The incoming water temperature is 10 °C, and the steam pressure is 7 bar g.
Determine the steam flowrate:
Drying cylinders vary significantly in layout and application and, consequently, in steam consumption.
Apart from wide variations in size, steam pressure, and running speed, cylinders may be drained through the frame of the machines, as in textile can dryers, or by means of a blow-through system in the case of high speed paper machines. Conversely, film dryers and slow speed paper machines may use individual steam traps on each cylinder. Demand will vary from small standing losses from a cylinder drying sized cotton thread, to the heavy loads at the wet end of
a paper machine or in a film dryer.
Because of this, accurate figures can only be obtained by measurement. However, certain trusted formulae are in use, which enable steam consumption to be estimated within reasonable limits.
In the case of textile cylinder drying machines, counting the number of cylinders and measuring the circumference and width of each will lead to the total heating surface area. The two ends of each cylinder should be included and 0.75 m² per cylinder should be added to cover doll heads and frames except where individual trapping is used. The radiation loss from the machine, while standing, measured in kg of steam per hour, can be estimated by multiplying
the total area by a factor of 2.44. The running load in kg per hour will be obtained by using a factor of 8.3. (In imperial units the area will be measured in square feet and the corresponding factors will be 0.5 and 1.7 respectively). This is based on a machine drying piece goods at a rate of 64 to 73 metres per minute, (70 to 80 yards per minute), but by making allowances, it can be used for machines working under different conditions.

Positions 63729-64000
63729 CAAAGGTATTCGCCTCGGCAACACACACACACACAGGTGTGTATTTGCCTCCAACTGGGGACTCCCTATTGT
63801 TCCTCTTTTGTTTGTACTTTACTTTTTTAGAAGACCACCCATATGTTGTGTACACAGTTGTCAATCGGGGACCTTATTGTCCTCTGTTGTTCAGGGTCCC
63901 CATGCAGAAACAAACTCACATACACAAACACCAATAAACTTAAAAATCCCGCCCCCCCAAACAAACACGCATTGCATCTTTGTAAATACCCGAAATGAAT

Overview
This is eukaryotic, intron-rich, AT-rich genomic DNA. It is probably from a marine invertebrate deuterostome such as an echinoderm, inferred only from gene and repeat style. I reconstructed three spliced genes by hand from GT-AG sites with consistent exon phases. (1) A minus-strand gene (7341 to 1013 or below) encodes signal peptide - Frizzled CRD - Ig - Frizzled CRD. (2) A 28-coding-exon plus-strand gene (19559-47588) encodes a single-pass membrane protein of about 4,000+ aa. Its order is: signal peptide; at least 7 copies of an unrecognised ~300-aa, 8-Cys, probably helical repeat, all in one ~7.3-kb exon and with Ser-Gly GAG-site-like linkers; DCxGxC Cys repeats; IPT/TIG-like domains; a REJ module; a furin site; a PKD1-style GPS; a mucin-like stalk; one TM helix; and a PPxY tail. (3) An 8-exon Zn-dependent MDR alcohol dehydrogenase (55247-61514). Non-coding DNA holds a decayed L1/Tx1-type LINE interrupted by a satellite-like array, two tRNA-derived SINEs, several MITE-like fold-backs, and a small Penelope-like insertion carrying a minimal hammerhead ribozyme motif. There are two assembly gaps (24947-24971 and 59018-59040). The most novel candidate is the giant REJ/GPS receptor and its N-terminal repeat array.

The factors in the equation above are empirically derived constants:
1.5 = Factor applied to cylinder dryers.
2 550 = Average water enthalpy + enthalpy of evaporation required to evaporate moisture.
1.26 = Average specific heat of material.
Drying cylinders tend to have a heavy start-up load due to the huge volume of the steam space and the mass of metal to be heated, and a factor of three times the running load should be allowed in sizing steam traps. It must also be remembered that air can cause particular difficulties, such as prolonged warming up times and uneven surface temperature. Special provision must therefore be made for venting air from the cylinders.
Presses, like drying cylinders, come in all shapes, sizes and working pressures, and are used for many purposes, such as moulding plastic powders, preparing laminates, producing car tyres (see Figure 2.14.4), and manufacturing plywood. They sometimes also incorporate a cooling cycle.
Clearly, it would be difficult to calculate steam loads with any accuracy and the only way of getting credible results is by measurement.
This type of equipment may be ‘open’, allowing a radiation loss to atmosphere, or ‘closed’, when the two heating surfaces are in effect insulated from each other by the product. Although some heat is absorbed by the product, the net result is that the steam consumption is much the same whether the plant is working or standing idle, although fluctuations will occur during opening and closing.